Blown Slick Series #13 Part 11
Between the lines
The haste in putting Operation Watchtower together would prove problematic on many levels not the least of which was that this tasking was completely new – none of the commanders knew how to put it all together, from logistics, to air support of ground forces with long term land, sea, and air opposition, to night battles at sea.
Neptune’s Inferno: The U.S. Navy at Guadalcanal, James D. Hornfischer
Lieutenant Commander Wallace M. Beakley, Commander Wasp Air Group, debrief of operations over Tulagi on the bridge wing of the USS Wasp (CV-7), during operations off Guadalcanal on 7 August 1942 after eight hours airborne. Present are (from left to right) Wasp Commanding Officer Captain Forrest P. Sherman, (wearing helmet), Rear Admiral Leigh Noyes, Commander Task Group 61.1 (facing camera), and CWAG Beakley.
The original intent of the Year of the Carrier series was to post discussions on the anniversaries of the major events – Doolittle/Hornet raid and the four ’42 carrier battles. While Hornet’s raid, Coral Sea and Midway battles were time span and focus relatively straight forward, Guadalcanal covers six months with a lot more areas and types of conflict. As such, several aspects of air operations need to be put forward throughout the remainder of the series with some addressed prior to discussion of the third major carrier battle – Battle of the Eastern Solomons . Therefore that will cause a delay in the 24-25 August anniversary post .
Here are the anticipated areas of discussion:
- how new this all really was
- Midway didn’t mean we had all the answers for carrier aviation or its support roles, particularly when tied to a “box” defined by staying close to an invasion/occupation site which created significantly different requirements from open ocean ops
- perspectives – looking at the overall campaign in light of carrier capabilities and limitations and then the flip side of the coin…
- … looking at CV ops in light of need to support the land campaign
- the effort by both U.S. and Japanese commands to protect their carriers
- flight deck operations for multiple mission types and with multiple carriers
- criticality of land based air
- negative aspects throughout the overall campaign on both sides of intelligence, reconnaissance and communications
- given that neither side knew where the other was, it was a constant game of blind-man’s bluff
- CAS was a new animal and comms were completely non-supportive
- night aviation was really sketchy and Japanese sea forces were a lot better prepared for night
The plan is to cover these elements in the following parts:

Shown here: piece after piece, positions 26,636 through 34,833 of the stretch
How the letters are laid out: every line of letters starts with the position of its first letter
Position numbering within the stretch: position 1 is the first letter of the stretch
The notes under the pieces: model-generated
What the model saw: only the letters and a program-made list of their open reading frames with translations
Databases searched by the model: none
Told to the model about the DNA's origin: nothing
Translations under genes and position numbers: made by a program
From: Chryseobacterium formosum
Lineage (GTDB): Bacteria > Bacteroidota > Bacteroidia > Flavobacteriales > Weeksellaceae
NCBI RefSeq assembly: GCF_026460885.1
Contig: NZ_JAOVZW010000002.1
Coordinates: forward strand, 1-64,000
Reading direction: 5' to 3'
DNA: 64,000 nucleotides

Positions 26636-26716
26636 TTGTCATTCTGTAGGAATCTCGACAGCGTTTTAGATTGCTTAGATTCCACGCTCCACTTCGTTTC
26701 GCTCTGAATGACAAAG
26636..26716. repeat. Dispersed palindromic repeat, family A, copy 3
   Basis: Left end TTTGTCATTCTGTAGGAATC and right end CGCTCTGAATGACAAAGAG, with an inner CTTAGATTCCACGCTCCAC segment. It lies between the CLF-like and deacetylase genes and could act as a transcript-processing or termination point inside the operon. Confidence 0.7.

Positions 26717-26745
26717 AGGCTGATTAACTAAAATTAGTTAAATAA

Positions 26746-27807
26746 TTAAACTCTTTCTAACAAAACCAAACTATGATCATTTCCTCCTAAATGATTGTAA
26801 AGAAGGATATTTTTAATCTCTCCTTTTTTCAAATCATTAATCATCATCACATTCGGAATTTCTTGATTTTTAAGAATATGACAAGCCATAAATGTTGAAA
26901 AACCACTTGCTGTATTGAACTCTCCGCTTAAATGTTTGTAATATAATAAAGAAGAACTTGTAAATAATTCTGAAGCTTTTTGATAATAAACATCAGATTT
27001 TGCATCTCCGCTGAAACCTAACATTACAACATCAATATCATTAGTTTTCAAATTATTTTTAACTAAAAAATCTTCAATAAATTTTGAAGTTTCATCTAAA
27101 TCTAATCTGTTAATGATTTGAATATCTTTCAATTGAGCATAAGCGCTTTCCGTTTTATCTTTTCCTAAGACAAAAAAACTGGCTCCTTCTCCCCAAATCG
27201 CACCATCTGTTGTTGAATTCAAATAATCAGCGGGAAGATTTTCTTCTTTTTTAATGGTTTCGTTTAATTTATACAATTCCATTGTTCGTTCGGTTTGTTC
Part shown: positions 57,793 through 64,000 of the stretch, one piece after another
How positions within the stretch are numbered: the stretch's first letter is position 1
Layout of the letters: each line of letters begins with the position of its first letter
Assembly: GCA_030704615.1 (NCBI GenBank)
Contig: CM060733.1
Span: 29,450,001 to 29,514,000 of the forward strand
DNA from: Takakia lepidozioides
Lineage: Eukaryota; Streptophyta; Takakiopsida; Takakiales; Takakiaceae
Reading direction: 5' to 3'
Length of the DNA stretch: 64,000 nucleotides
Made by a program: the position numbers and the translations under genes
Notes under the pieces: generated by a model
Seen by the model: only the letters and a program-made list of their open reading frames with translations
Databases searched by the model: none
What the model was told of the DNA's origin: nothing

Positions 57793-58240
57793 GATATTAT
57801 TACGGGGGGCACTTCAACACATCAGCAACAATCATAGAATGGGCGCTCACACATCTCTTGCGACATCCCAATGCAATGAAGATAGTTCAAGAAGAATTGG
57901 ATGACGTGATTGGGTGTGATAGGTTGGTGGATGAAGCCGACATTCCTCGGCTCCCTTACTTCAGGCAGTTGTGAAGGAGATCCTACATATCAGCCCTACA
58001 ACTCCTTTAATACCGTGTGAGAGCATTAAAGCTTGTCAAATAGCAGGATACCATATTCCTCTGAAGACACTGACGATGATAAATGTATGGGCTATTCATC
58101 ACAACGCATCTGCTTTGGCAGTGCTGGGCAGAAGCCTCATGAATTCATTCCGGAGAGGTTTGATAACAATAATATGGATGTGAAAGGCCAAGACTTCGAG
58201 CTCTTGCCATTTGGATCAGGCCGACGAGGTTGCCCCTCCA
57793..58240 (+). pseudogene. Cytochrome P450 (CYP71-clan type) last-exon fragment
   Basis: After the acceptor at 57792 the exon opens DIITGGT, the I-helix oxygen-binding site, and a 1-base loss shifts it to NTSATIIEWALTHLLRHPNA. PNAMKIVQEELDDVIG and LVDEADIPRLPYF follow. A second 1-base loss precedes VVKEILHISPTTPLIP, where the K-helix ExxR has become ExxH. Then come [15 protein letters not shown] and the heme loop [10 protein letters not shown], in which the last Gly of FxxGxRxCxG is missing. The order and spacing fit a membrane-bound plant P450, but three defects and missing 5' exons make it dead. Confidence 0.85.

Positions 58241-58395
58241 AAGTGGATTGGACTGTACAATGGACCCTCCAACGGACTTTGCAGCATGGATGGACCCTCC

12) First days air support
13) Henderson Field, Cactus Air Force and Operations
14) Battle of the Eastern Solomons and aftermath
15) Battle of the Santa Cruz Islands
16) Conclusion – Thinking on carrier operations as driven by the Guadalcanal Campaign
And on a personal aside
Exploration of the Guadalcanal Campaign has provided insight into the career of a distant relative – VADM William Morris Beakley. When I joined the Navy through NROTC, my Dad related that we had a distant relative who had been a naval officer in WW II but that was all he knew. Several years later, while at Pt Mugu, my boss LCDR Patterson asked if I were related to the admiral and shared a couple of items. Then when I joined VA-56 on the USS Midway, I saw Captain Beakley’s name on the listing of commanding officers on a brass plate on the quarterdeck. Remember this was well before “Google Search.”
With this effort I found multiple references to his time as the airwing commander on the USS Wasp and was finally able to fill in some blanks on his career. He had previously been CO of VF-5 flying F-4F Wildcats. Shown in the picture above, he had just directed and controlled all carrier air strikes on Tulagi, Gavutu, and Tanambogo and would receive a Navy Cross. When the Wasp was torpedoed he had to swim for his life.
He went on to serve on the staff of Admiral Nimitz, was the eighth commanding officer of USS Midway (still a straight deck), serve as Commander Seventh Fleet, and on the staff of the Joint Chiefs of Staff where under President Kennedy he was instrumental in the stand-up of the Navy SEAL program.
While I cannot directly trace the family tree, what was initially striking and remains so, is that if his picture were placed with my Dad Bill and his two brothers Ben and Glen, the likeliness is undeniable.